rediff.com

NewsApp (Free)

Read news as it happens
Download NewsApp

Available on  

Rediff News  All News 
Rediff.com  » Business » Here's what India needs to do in electricity sector

Here's what India needs to do in electricity sector

Last updated on: February 27, 2012 12:43 IST

Here's what India needs to do in electricity sector

     Next

Next
Shivanand Kanavi

Indian energy consumption profile is varied. We use bio mass like agricultural waste and animal waste like cow dung and wood, char coal for heating and cooking purposes as well as refinery products like kerosene and LPG.

While a small amount of electrified transportation has been adopted by the railways most other transportation by road and water is dependent diesel and to a lesser extent petrol both of which are refinery products.

Industry depends on electricity as well as coal and fuel oil or diesel for its energy needs. Today we are importing over 80 per cent of our oil needs, which gets refined into kerosene, LPG, petrol, diesel, fuel oil, naphtha, etc.

Even though India has recoverable coal of about 70-80 billion tonnes, our own needs are rising and our annual coal consumption has crossed 800 million tonnes.

Due to various restrictions on coal mining imports of coal from South Africa, Australia and Indonesia are rising and many Indian companies are buying mines in these countries to secure these supplies. Even though imported coal is expensive it has already reached over 110 million tonnes this year.

For Rediff Realtime News on national strike, click here

http://realtime.rediff.com/instasearch#!national strike

Click NEXT to read more...


Image: Industry depends on electricity as well as coal and fuel oil or diesel for its energy needs.
Photographs: Reuters

     Next

Here's what India needs to do in electricity sector

Prev     Next
Prev

Next

Lenin in the emerging Soviet Union realised it very clearly and accordingly the Goelro ("State Commission for Electrification of Russia"). It became the prototype for subsequent Five-Year Plans drafted by Gosplan.

Goelro is the transliteration of the Russian abbreviation for The Goelro Plan was implemented during a 10- to 15-year period. The Plan included construction of a network of 30 regional power plants, including 10 large hydroelectric power plants, and numerous electric-powered large industrial enterprises.

It was intended to increase the total national power output per year to 8.8 billion kWh, as compared to 1.9 billion kWh of the Imperial Russia in 1913. The Plan was basically fulfilled by 1931.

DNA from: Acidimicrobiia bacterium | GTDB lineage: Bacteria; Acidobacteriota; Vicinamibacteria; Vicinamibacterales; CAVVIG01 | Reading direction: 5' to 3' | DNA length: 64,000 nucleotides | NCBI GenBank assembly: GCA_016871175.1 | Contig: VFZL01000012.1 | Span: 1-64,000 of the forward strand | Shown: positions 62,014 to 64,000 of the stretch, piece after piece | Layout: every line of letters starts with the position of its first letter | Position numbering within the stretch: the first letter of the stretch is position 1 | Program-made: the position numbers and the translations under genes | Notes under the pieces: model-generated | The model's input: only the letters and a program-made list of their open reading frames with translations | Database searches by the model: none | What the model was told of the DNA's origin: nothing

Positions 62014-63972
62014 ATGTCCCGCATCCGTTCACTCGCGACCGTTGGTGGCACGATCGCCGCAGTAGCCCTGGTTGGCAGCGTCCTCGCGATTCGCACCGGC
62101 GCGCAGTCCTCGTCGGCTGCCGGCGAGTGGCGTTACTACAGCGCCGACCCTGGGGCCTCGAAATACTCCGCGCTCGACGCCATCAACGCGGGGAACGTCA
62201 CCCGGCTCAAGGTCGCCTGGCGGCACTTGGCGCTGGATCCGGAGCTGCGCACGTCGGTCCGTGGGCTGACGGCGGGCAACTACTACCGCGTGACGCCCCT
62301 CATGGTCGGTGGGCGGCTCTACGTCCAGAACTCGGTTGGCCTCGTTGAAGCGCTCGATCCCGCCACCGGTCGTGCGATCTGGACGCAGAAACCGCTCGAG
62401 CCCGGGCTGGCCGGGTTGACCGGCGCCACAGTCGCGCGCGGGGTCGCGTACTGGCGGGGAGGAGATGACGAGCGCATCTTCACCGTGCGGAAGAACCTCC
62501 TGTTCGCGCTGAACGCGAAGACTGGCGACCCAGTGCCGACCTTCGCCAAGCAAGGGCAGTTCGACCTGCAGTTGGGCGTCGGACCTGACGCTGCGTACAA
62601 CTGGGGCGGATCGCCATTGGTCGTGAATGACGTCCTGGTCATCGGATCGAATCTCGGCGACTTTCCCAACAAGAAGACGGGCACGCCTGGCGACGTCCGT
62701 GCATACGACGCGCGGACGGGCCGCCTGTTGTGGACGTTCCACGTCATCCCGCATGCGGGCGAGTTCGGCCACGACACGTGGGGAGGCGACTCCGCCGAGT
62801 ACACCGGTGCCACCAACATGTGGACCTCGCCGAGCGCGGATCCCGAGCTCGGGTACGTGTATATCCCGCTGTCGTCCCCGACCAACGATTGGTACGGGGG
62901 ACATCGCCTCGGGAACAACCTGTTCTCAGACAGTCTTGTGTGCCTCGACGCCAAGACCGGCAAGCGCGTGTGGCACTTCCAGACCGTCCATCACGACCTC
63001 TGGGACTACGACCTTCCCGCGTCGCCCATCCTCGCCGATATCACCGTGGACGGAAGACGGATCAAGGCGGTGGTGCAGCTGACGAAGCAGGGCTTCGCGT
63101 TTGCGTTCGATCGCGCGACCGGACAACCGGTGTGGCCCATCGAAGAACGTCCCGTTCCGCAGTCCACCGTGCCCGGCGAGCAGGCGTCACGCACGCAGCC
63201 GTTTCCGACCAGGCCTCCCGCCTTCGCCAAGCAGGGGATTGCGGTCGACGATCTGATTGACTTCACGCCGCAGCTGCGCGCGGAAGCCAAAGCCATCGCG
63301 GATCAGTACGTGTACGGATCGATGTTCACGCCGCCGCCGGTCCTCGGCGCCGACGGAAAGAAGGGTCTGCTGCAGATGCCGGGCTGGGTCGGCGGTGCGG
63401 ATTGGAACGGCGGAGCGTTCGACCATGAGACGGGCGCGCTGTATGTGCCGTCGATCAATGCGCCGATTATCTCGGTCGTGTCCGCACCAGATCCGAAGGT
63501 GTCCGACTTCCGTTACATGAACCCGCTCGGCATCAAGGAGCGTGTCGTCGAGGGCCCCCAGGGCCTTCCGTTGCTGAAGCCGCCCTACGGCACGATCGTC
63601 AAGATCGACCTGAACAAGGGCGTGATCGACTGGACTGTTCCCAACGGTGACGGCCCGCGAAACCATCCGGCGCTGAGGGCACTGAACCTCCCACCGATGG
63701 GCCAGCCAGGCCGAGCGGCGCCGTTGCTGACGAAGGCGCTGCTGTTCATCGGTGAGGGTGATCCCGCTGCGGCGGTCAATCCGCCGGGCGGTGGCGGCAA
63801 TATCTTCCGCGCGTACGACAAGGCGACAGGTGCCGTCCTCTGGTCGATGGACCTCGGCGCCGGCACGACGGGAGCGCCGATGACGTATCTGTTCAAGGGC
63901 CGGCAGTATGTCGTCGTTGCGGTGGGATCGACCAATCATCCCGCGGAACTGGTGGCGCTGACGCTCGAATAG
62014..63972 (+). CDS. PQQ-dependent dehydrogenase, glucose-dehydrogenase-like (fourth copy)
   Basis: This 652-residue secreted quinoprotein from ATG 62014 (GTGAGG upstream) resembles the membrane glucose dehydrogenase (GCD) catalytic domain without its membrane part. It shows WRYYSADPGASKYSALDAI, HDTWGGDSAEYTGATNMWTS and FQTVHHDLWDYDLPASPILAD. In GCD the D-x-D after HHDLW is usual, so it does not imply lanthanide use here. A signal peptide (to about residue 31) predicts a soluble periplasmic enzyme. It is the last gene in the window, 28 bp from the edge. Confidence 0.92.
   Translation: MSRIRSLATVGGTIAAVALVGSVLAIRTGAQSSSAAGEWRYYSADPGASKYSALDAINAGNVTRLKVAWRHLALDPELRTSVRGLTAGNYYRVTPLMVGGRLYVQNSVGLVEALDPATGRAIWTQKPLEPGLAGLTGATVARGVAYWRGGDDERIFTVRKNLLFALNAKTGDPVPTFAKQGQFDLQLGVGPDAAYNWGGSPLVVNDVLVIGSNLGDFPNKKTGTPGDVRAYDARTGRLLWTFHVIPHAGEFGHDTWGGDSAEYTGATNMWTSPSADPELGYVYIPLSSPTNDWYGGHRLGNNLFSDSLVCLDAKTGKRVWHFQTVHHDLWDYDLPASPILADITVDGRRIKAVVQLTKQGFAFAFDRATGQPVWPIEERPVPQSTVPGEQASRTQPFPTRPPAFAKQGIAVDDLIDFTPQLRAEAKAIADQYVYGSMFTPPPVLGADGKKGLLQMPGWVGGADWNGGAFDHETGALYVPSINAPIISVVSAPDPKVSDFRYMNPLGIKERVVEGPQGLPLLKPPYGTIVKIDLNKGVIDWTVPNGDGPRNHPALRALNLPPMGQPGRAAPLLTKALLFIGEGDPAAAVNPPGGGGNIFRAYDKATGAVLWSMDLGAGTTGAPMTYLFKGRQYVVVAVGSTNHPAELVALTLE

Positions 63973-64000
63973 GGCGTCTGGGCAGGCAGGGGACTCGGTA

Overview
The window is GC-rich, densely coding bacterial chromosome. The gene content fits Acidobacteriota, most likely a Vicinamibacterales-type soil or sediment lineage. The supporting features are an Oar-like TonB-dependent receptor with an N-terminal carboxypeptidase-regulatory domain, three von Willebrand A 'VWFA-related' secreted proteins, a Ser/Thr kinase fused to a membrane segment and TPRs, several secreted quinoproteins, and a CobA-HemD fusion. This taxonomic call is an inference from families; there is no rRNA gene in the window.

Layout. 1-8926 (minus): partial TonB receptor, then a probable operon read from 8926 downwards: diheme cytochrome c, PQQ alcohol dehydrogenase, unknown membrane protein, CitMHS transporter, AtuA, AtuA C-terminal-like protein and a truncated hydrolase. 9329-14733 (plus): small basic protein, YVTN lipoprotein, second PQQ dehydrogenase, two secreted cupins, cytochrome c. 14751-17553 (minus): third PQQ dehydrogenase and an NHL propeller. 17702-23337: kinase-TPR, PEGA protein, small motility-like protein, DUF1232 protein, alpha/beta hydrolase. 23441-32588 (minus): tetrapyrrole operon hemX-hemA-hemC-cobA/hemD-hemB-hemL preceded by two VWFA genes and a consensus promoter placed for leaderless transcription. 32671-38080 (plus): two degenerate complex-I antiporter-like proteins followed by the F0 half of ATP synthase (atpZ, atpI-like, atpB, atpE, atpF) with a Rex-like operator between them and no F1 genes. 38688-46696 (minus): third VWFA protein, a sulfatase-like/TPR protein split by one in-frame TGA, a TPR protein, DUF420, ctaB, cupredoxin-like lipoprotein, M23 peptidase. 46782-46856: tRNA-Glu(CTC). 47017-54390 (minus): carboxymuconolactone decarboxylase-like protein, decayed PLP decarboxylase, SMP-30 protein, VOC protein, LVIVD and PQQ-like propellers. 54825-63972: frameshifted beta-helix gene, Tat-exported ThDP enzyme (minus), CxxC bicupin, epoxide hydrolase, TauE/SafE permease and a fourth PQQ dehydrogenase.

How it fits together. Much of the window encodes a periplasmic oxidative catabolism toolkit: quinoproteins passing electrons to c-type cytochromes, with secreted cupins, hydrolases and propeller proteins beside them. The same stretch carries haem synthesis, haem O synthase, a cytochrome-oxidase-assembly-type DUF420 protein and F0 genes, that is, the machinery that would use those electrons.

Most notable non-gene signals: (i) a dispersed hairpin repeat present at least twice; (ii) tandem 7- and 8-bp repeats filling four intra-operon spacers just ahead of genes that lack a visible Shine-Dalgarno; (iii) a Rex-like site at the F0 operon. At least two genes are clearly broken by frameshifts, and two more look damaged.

India's per capita electricity consumption is less than 750 KWH per annum where as it is already 1,500 in China. (It is to be noted that in almost all economic indicators like electricity, steel, telecom etc India and China were on par in 1991).

The consumption in advanced countries of Europe and North Amercia is much higher and the world average itself is 2500 KWH per capita. There are still over 10 per cent villages which are not electrified and in fact nearly 40 cent households are not electrified.

For Rediff Realtime News on national strike, click here

http://realtime.rediff.com/instasearch#!national strike

Click NEXT to read more...


Image: India's per capita electricity consumption is less than 750 KWH.


Prev     Next

Here's what India needs to do in electricity sector

Prev     Next
Prev

Next

The demand in India for electricity far outstrips supply and, leave alone rural areas, even large cities are subjected to regular load shedding that is brown outs and black outs.

There have been many instances of riots in many areas due to these brown outs. India needs rapid electrification to raise the standard of living as well as for agriculture and industry. In terms of medium- and long-term planning, Indian coal needs to be mined efficiently.

However it has large amount of silica which appears as fly ash in power stations when it is burnt. This ash needs to be disposed of in a way which does not harm the surrounding air and rivers and lakes.

However much needs to be done in this respect. Imported coal ash much higher calorific value but also has sulphur and nitrogenous content which leads to large release of sulphuric and nitric acids during rain, which is dangerous to forests and environment.

More over at the present rate and its rate of growth, coal reserves will get exhausted in about 50 years. Even worldwide the coal reserves are shrinking and increasing reliance on imported coal will lead to Indian economy being more and more at the mercy of global coal prices as it is already in the case of oil prices.

For Rediff Realtime News on national strike, click here

http://realtime.rediff.com/instasearch#!national strike

Click NEXT to read more...


Image: India needs rapid electrification to raise the standard of living.